Jul. 21--The Quik Mart where Christopher Cottle, 50, was gunned down during a beer robbery Saturday had been robbed at least nine times since January 2005, including twice this year.
That Quik Mart at 3499 S. Wilmot Road ranked third last year among Tucson convenience stores for most reported robberies with seven, according to police data. Details about those robberies were not immediately provided by Tucson police, who said Sgt. Marco Borboa, the individual who could approve the release of the reports involved or discuss their content, was on vacation.
Another Quik Mart in the 1200 block of North Alvernon Way that was hit 10 times in the same time period -- on average once every 36 days -- ranked No. 1 among the approximately 170 convenience-store robberies reported in 2005. A nearby 7-Eleven in the 1000 block of North Columbus was robbed nine times last year.
So far this year, there have been 91 convenience-store robberies, including two this year at the store where Cottle worked, according to Officer Dallas Wilson, a spokesman for the Tucson Police Department. The numbers don't include Saturday's incident, which is classified by police as a homicide.
Cottle died early Saturday, after three men entered the store. Each grabbed a pack of beer before walking out without paying.
In addition to the criminal investigation, Cottle's death has sparked an investigation by the Arizona Division of Occupational Safety and Health, which is looking at possible Quik Mart violations of workplace safety laws, said assistant director Mark Norton. He declined to provide more details of the agency's inquiry.
Cottle's death was the first killing of a Tucson convenience-store clerk since the early morning of May 9, 1992, when Allen Warren Walters, 31, died from a gunshot wound inflicted during the robbery of the North Side Circle K store at 875 W. Roger Road.
He was killed by three Marana teenagers, Dement Frazier Weaver, 15, Frederick Ramon Jr., 16, and William Lee Rodgers, 19. They were eventually convicted and sentenced to terms ranging from 25 years to life in prison.
In videotape shot Saturday by a Quik Mart security camera, Cottle, who was working alone, is seen following the men out of the store, said Sgt. Mark Robinson, a Tucson Police Department spokesman.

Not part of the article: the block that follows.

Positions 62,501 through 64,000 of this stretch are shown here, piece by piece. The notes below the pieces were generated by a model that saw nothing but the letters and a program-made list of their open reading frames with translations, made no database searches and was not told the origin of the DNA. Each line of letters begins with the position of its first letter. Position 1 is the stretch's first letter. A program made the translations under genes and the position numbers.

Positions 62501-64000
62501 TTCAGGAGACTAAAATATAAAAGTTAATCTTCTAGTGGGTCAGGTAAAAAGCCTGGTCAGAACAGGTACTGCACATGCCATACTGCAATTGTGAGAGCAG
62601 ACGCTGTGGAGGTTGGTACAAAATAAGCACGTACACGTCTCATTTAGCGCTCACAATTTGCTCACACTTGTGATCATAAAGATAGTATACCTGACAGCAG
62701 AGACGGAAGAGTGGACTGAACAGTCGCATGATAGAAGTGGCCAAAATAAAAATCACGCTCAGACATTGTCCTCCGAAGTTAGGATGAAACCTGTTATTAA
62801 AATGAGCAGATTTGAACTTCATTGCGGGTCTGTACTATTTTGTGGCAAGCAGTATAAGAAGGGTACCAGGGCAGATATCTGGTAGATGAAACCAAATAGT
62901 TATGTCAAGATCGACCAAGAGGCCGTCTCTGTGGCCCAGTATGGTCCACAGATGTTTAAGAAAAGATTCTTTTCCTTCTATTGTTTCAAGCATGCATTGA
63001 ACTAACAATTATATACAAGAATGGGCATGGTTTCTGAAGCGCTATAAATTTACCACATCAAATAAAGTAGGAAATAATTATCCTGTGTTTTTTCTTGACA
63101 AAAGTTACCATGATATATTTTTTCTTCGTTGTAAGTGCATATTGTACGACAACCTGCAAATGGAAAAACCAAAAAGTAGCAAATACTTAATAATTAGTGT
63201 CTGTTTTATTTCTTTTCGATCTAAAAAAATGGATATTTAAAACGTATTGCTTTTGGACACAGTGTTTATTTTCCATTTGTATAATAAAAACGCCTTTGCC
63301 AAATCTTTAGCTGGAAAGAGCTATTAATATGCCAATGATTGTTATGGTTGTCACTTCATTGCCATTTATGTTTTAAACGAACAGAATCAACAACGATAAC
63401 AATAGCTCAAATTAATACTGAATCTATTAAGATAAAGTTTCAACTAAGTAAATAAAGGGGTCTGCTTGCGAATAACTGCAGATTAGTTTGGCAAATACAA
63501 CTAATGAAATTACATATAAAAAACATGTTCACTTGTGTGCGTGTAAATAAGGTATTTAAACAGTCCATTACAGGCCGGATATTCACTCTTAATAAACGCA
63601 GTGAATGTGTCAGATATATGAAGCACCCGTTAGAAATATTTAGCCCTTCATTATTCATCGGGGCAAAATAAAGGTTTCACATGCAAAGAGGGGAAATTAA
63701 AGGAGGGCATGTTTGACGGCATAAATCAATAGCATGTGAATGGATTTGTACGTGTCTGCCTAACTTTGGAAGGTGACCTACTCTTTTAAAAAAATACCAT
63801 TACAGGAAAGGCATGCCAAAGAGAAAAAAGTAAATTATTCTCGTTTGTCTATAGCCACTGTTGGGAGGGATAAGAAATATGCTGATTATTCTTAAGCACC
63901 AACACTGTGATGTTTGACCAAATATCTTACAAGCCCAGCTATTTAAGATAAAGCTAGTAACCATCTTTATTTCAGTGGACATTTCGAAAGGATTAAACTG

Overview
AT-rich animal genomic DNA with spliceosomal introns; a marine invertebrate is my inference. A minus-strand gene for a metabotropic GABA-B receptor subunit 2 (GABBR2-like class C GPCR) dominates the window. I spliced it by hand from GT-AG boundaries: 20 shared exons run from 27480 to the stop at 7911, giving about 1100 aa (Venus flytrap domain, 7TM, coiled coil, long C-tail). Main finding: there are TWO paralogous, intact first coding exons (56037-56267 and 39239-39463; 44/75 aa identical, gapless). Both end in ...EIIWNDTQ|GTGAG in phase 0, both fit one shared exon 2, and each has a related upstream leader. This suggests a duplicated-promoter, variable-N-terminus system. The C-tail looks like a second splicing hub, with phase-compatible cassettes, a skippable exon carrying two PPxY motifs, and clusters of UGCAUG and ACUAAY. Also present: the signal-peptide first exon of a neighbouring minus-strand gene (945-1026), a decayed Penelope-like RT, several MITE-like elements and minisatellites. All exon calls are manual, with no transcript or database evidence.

Cottle, who was shot several times, was found by a customer about 40 feet from the store entrance around 12:30 a.m. The customer called 911. The clerk was taken to University Medical Center, where he was pronounced dead a short time later, Robinson said.
It was every convenience-store clerk's worst nightmare.
Convenience stores like the Quik Mart where Cottle died are convenient for customers, and for late-night robbers, too.
Mike Iverson, a tall, muscular man of 38, doesn't hesitate to talk to some of the suspicious -- if not downright freaky -- people who walk into the 7-Eleven on the southeast corner of East Speedway and North Columbus Boulevard during the graveyard shift. There are a "lot of methheads" in the area and he wants potential robbers casing the store to know he's alert.
"They're looking for the clerk that's slipping, somebody who's not paying attention to what's going on in and around the store," Iverson said as he stood by the cash register shortly before midnight Wednesday. A police scanner crackled in the background. Iverson listens for any trouble going down in the neighborhood.
Still, he never knows whether the next late-night visitor will wave a greeting or a weapon.
About two months ago a man suddenly vaulted over the counter and stabbed a clerk, Iverson said. The robber grabbed the cash drawer. The wounded clerk recovered.
"He's back working days. He won't work nights anymore," Iverson added.
From the police data provided, it's not clear whether last year's nine robberies there were dangerous or just minor incidents.
Clerks at three stores said drug addicts are behind many robberies in the Alvernon and Speedway area.
"Big time -- the crack and the meth," said David Czarnowski, a 35-year-old clerk at the Circle K on the southwest corner of North Alvernon Way and East Grant Road.
In contrast to the Quik Mart that was robbed the most last year, his store now has two clerks on duty instead of one at night and is brightly lighted outside.